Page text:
All day the day before my first powerlifting meet, I ate an atrocious amount of protein and carbohydrates and as much sodium as I could possibly cram in: eggs cooked over easy, sausage links, home fries, chocolate chip pancakes the size of a dinner plate, Publix fried chicken, an full-size bag of cheddar Sun Chips, probably about five or six string cheese sticks, a couple of mini ice cream sandwiches, and a personal size barbeque chicken pizza.
The night before the meet, I put out everything I needed so I didn’t have to think about it at all. I laid out my underwear, socks, t-shirt, and competition singlet, and I packed my gym bag with my wrist wraps, deadlift socks, extra clothes and shoes to change into after the meet, and some other miscellaneous things like deodorant and additional hair ties.
I put out the cooler bag I’d use to carry three bottles of Body Armor Flash IV and two of my favorite energy drinks out on the kitchen table and put my intra-meet snack — an entire, full-size Bauducco chocolate chip Panettone — next to it so I wouldn’t forget anything.
I prepared a small breakfast of a couple of hard boiled eggs, some cold brew with a scoop of protein powder in it, and some instant oatmeal to eat as soon as I was showered and dressed.
And right before I went to bed, I realized I hadn’t packed the brand new bottle of strawberry-flavored glucose tablets I was advised would come in handy between events, so I got up to put those in my bag also.
When I woke up at 6 a.m. the next day, I didn’t feel anxious or stressed out. I just got up and showered, ate my breakfast, and put on my competition singlet for the first time since it was delivered to my house a few weeks before. My partner and I got in the car and made the 45 minute drive over to the venue. She was a little concerned about my lack of emotions about the whole thing, but I just didn’t really have any. In the weeks leading up to the meet, I mostly worried about my place in the powerlifting community and if it was appropriate for me to take up this kind of space as an amateur. And eventually, I finally moved to a place where I just felt like the whole thing was “just for fun” and a way for me to get a baseline of where my strength truly is currently. I didn’t feel any performance anxiety or think about how I might fail. I’d been powerlifting for over a year, and I’d performed these lifts four times a week for the majority of that time. There was always the chance I might not hit my third and final try at the maximum weight we’d choose but even if it happened, I knew I’d have a supportive group of people around me to remind me that I still kicked ass. Nothing was enough to make me jittery.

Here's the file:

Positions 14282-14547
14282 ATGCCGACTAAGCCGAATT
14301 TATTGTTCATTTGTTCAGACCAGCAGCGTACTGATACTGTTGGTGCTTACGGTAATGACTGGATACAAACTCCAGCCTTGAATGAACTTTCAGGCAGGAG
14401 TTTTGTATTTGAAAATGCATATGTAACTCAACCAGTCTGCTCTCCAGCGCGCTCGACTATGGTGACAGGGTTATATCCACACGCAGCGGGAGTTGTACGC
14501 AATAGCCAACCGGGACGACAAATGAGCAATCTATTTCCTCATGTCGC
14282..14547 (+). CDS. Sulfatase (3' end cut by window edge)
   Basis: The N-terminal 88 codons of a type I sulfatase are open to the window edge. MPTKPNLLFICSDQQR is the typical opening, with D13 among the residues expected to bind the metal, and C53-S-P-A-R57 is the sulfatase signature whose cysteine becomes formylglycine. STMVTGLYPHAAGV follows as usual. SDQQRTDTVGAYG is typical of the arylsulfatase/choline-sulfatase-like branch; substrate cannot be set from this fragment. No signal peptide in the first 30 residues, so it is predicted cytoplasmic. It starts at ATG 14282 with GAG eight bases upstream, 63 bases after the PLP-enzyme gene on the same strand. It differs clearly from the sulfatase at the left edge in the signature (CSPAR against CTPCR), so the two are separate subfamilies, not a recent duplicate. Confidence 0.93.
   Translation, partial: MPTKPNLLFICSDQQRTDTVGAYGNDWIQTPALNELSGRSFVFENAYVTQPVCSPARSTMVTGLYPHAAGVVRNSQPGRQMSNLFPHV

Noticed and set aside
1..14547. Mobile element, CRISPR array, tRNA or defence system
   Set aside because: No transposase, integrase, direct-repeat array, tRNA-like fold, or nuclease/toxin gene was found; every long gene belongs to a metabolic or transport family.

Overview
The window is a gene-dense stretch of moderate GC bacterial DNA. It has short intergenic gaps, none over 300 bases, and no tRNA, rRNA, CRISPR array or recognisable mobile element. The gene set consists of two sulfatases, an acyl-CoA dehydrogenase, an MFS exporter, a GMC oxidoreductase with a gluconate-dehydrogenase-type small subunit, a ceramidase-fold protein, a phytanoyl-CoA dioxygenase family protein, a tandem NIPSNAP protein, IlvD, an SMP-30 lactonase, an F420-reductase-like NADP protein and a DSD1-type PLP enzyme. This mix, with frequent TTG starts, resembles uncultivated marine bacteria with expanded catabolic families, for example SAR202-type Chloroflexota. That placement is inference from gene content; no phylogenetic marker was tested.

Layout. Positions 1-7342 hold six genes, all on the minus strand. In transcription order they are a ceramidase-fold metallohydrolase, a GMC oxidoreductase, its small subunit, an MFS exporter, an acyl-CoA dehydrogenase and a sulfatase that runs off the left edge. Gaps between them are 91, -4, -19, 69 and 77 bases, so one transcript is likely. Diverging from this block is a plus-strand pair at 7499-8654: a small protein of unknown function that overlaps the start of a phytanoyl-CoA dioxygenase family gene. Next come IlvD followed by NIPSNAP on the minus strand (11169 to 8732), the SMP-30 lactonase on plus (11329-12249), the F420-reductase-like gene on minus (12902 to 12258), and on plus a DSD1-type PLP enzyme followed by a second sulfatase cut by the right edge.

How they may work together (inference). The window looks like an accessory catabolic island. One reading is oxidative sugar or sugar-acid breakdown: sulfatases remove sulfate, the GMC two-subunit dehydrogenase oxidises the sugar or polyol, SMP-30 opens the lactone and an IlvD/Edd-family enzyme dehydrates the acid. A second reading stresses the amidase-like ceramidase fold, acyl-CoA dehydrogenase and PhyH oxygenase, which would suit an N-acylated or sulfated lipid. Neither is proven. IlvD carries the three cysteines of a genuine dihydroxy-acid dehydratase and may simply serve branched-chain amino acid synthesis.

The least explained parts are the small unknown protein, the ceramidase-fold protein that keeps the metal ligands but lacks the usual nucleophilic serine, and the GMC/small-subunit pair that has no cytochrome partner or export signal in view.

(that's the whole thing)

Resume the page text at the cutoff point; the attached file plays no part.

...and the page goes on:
Then I got to the meet. If you’ve never been a participant in a powerlifting meet before, there’s not a lot that can prepare you for what’s happening in the hour or so before the meet backstage when all the other competitors arrive.
My strength coach, Vinny, definitely tried to warn me. He said there’d not only be other competitors but also their coaches and possibly some friends and a ton of gear and water bottles and snacks lying around everywhere. There’d be people stretching and trying to hype each other up. He said there’d be mostly “good vibes” but like any sporting event, people would also be getting ready to do what they came there to do.
As soon as I walked in, I found the rest of the crew from my strength gym and put my stuff down to get settled. Even with the warning, I quickly got overwhelmed. Vinny was also helping with the event, and the other coach from the gym who’d be helping me out for the day wasn’t there yet. The representatives from the U.S. Powerlifting Association (USPA) did their quick rules briefing, and after that, my nerves kind of took over.